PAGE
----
Ken Green

Kenneth Green 1932-2024

On 22 April 2024, Ken Green, CHSB Old Boy and local historian died, aged 91, in St Wilfrid’s Hospice.

Ken was a proud Cicestrian, being born in this fair city in October 1932 and receiving the classic education for a Chichester boy – Central Junior Boys then Chichester High School for Boys.

Photo caption – Ken Green at the launch of his Otter Memorial Paper on St Mary’s Hospital, at St Mary’s in 2013

He married Sheila Weston (also a Cicestrian) in October 1953 and, apart from a brief move to Croydon from whence they returned in 1963, they lived in Chichester all their lives, and raised their family here. Ken worked for himself preparing planning drawings for house extensions in which he often engaged his old friend Garry Long (another Old Boy) as an assistant.

Ken will be principally remembered for founding Chichester Local History Society. The inspiration had come to him on a family visit to Upper Beeding where he spotted a poster advertising a meeting of the Bramber and Beeding Local History Society. He remarked in the car on the way home how strange it was that a place the size of Beeding should have a local history society whereas Chichester hadn’t, to which his 13-year old son Giles (who also duly attended CHSB) retorted pragmatically, “well, start one”. And that’s exactly what Ken did; beginning with a letter to the Chichester Observer to gauge what interest there might be and calling an initial meeting for  14 November 1984 at the New Park Centre. The support was overwhelming, and there were not enough chairs to go round. Appropriately the room they had booked was one in which Ken had been taught over 40 years previously!

As a local historian Ken published six books about Chichester, three were collections of old photographs, and the others were An Illustrated History of Chichester, The Hospital of St Mary, Chichester (an Otter Memorial Paper) and The Street Names of Chichester.  He also contributed no fewer than 19 articles to Chichester History and in 2010 authored the first New Chichester Paper which was about the day in 1944 the Liberator bomber crashed on Chichester, an event he had witnessed as a boy. Three years later he wrote another New Chichester Paper, this time about the Second World War bombings of Chichester.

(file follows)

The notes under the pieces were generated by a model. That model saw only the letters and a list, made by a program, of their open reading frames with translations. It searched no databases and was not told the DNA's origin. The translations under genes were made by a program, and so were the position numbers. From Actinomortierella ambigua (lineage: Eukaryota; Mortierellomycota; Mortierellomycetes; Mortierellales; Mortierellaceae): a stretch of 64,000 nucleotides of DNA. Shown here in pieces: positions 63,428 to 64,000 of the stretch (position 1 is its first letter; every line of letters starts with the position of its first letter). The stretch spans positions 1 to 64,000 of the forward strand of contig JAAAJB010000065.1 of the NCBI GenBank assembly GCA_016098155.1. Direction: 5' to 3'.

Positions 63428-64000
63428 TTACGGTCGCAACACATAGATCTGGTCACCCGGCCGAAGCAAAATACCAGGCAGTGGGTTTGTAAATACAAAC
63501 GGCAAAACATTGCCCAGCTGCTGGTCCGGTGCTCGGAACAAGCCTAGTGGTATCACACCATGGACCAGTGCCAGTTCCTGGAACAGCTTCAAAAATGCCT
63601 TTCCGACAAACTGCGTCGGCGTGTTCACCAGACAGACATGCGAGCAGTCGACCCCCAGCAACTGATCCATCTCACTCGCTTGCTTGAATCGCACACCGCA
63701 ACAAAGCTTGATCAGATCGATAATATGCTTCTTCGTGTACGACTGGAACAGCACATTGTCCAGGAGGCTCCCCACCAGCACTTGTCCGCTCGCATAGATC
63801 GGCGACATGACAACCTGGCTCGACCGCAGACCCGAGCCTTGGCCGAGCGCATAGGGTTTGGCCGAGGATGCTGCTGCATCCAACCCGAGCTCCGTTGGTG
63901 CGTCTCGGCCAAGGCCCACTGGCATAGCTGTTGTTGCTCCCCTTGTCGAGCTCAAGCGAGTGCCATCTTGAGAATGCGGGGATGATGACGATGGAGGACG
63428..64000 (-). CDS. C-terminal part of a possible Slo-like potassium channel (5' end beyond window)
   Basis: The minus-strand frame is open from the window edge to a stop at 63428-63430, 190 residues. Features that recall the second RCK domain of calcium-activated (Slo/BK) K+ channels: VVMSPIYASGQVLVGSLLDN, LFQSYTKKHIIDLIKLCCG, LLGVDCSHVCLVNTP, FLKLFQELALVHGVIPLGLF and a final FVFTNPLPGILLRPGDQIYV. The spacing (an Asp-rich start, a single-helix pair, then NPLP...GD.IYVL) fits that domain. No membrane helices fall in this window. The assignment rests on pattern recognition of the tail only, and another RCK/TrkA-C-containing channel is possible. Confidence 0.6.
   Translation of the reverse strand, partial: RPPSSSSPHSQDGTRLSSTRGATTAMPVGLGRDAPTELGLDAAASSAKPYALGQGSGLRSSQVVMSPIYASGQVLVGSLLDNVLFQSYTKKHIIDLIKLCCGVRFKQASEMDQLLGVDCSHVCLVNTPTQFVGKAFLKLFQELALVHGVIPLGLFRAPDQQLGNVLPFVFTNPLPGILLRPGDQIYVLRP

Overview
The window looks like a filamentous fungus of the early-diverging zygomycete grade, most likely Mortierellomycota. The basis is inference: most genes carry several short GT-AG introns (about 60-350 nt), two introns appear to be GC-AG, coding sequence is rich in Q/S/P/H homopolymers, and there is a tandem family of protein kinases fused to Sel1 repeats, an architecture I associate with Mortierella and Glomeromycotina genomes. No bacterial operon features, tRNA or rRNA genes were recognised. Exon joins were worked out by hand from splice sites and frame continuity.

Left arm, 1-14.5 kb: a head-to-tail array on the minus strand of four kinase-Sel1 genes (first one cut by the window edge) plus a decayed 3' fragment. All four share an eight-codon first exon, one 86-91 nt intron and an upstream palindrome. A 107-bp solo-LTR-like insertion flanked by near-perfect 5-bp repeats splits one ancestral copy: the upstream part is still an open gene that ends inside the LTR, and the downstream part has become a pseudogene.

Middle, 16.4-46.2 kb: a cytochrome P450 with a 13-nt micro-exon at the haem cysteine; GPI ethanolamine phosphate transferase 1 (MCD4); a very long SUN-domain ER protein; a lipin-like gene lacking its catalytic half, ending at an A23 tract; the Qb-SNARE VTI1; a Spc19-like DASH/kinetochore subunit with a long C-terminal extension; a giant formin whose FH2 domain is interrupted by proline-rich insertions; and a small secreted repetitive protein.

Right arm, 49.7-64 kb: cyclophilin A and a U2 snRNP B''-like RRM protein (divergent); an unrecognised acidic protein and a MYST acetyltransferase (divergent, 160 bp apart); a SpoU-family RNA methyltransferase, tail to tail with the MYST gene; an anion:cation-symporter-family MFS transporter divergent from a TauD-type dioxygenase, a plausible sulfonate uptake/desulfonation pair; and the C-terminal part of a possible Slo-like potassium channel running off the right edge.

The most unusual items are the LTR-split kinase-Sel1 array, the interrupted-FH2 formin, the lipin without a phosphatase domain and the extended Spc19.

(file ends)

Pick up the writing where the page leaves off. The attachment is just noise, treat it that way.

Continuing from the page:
Ken was heavily involved in St George’s church in Whyke and first sat on the PCC at the age of 22 and served several times as churchwarden.  Indeed he wrote a book of instructions for churchwardens; a manual which was essential reading for all who were rashly considering taking on this onerous task. It is still in print.

Over his long life Ken had amassed a formidable collection of books and ephemera about Sussex and Chichester in particular. This included his famous ‘box’ which was a collection of photographs of Chichester ; a veritable goldmine which he made freely available for fellow authors such as myself to plunder. He was also a fount of knowledge about his native city and was an essential consultee for researchers into 20th century Chichester. Not long before he died he very generously invited me to his house in Cleveland Road to choose books and documents from his collection before he began to dispose of it. Many important items were added to the Grumpium collection that day.

Possibly less well known is that Ken was a skilled artist, working in both watercolour and oils and his conservatory served not only his studio but also a gallery of his work. Sheila had died back in May 2013 which was a major blow but Ken carried on living in Cleveland Road and remained active in the church and, after a break, took up his painting again. His long service to local history, St George’s church and the restoration of St Mary’s churchyard was officially marked in March 2018 by a Civic Award from Chichester City Council of which he was justly proud.

Sadly, of recent times, increasing age began to take its toll and he became very ill over the past year, involving spells in hospital in between which he was looked after at home by his family.

Now both of us being Greens, and both having published books on Chichester, our identities were often confused, or it would be assumed that we must be related. As it happens we were not related: it was just a happy coincidence that we were both Cicestrians, both went to the same schools (albeit at different times) and neither of us ever saw the need to move away from the city of our birth.

He was buried, in accordance with his wishes, at a private ceremony at St Mary’s churchyard,  but his life was celebrated at a memorial service at St George’s Whyke on 18 May. A notable Cicestrian has been lost and one who will be sorely missed by many in this city.

Alan H J Green

May 2024